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Suffolk resident runs Boston

Suffolk resident Lisa Davis had run 177 marathons or ultra-marathons prior to this week.

She has completed the goal of running a marathon in every U.S. state, and she even did one on the Great Wall of China.

Her running has even landed her in the record books. She holds the Guinness World Record for the fastest time for a woman to complete a marathon on each of the seven continents — seven days, 30 minutes and 27 seconds — which she accomplished in January 2017.

But Monday’s Boston Marathon — her 178th marathon or ultra-marathon but her first appearance in the acclaimed race — was perhaps one of the most meaningful for her.

“It’s the oldest and most prestigious marathon,” said Davis. “I’ve done a lot of races, and I’ve done some big races. But there’s something about Boston that I can’t even explain.”

Davis said she was inspired by all the people cheering on runners and handing out water, fruit and other nutrition, not only at the official aid stations but also in front of their own houses. It’s a common occurrence along marathon routes but felt different in Boston, she said.

“You really feel like they want you there,” Davis said. “They help you along the course all along the way.”

Davis said she was also inspired by the history behind the event, from its beginnings in 1897 — making it the world’s oldest annual marathon — to the tragic outing in 2013, when a terrorist bombing near the finish line killed three spectators and injured 264 people.

“When they say Boston Strong, they mean it,” Davis said, referring to the hashtag that took hold on social media following the bombing. She spent several miles of Monday’s race chatting with another runner who was at the 2013 event.

“This race is so special; this city is special,” she said. “The feel of it is just amazing. It is a feeling more than anything you can really put in words.”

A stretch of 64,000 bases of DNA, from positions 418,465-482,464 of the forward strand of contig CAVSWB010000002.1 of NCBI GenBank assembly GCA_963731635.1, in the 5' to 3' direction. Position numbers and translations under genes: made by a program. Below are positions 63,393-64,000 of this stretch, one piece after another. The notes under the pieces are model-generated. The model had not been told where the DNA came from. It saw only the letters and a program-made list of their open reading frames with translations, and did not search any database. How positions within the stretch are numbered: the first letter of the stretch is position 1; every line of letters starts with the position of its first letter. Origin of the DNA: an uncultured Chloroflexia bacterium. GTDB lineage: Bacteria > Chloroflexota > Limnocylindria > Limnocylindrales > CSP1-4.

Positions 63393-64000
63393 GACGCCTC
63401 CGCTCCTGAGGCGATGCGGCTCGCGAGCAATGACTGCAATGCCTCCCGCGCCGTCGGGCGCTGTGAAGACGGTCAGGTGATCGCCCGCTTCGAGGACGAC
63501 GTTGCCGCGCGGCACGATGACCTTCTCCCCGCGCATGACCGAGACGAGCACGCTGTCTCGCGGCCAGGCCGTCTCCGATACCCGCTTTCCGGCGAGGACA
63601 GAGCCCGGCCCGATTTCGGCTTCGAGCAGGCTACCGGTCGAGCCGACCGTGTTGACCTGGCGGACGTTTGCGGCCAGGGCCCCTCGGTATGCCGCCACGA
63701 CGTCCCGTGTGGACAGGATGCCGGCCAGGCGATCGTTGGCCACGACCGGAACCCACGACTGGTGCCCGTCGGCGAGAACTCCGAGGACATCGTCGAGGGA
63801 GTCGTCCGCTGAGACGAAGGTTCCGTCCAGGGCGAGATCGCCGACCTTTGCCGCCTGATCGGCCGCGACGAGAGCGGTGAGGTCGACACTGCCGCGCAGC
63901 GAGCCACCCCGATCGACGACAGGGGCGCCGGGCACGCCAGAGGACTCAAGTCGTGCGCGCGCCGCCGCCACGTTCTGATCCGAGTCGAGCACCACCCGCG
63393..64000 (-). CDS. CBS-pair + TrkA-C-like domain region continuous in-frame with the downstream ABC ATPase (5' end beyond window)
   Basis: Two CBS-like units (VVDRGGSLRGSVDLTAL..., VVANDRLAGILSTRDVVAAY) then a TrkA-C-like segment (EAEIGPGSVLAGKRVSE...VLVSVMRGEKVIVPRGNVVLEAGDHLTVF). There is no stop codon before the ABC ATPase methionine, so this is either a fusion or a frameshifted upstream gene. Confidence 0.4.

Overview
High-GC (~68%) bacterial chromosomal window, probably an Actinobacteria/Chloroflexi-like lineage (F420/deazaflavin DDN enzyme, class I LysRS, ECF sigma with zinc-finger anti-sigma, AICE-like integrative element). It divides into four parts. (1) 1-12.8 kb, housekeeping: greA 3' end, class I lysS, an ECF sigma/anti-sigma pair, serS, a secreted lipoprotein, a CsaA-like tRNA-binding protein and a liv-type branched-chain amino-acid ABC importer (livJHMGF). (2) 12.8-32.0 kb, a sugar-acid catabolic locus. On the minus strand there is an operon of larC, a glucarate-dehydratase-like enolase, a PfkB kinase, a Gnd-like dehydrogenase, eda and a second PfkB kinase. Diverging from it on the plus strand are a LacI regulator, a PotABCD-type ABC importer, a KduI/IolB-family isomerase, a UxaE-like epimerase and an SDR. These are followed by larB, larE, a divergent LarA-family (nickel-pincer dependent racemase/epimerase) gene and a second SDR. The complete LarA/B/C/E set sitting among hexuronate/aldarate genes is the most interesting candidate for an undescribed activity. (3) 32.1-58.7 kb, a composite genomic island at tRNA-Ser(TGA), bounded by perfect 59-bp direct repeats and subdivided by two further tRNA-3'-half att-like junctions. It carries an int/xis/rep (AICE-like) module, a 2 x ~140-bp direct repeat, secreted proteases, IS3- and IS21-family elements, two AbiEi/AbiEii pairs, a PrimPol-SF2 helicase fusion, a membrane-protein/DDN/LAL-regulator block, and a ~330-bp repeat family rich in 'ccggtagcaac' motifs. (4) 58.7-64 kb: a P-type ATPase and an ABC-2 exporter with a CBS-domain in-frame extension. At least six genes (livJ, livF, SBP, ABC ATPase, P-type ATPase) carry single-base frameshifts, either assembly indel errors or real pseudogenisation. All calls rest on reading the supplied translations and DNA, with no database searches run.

Davis finished Monday’s run in 4 hours, 31 minutes and 48 seconds after setting a 4:30 goal.

“It was tough, because my morning started out kind of squirrelly,” she said, noting some trouble traveling to the start line. “I was soaking wet by the start of the run, and it was cold early on. But it proved to be OK after about mile 2, because then the sun came out.”

Davis, who likes to have fun while she runs, took some dancing breaks, too.

“Once you get there, you’ve got to run in the moment,” she said. “I might not get another one. I hope I do, but if I don’t, I would have missed my opportunity to enjoy the one I did get to go to.”

This race was also special for Davis because her friend and coach, Beofra Butler, completed her 100th marathon at Boston. Butler had been there to support Davis when she ran her 100th, the Newport News One City Marathon, in 2016, even though Butler had run a marathon in Washington, D.C., the day before. At Boston, Davis got to return the favor.

She also got to run with her cousin, C.R. Qualls.

“I got to run with some significant people in my life,” Davis said.

She turned 50 this year, so she has been focusing on races with “50” distances — 50Ks and 50-milers. In March, she completed a 50K and 50-miler on back-to-back days. Also last month, she did a Selma-to-Montgomery run in Alabama to commemorate the 1965 march led by the Rev. Dr. Martin Luther King Jr. She turned in the winning time for individual runners.

But Boston still holds a special place in her heart.

“I look forward to returning to Boston as many times as humanly possible,” she said. “It was a great thing to do my 50th birthday year.”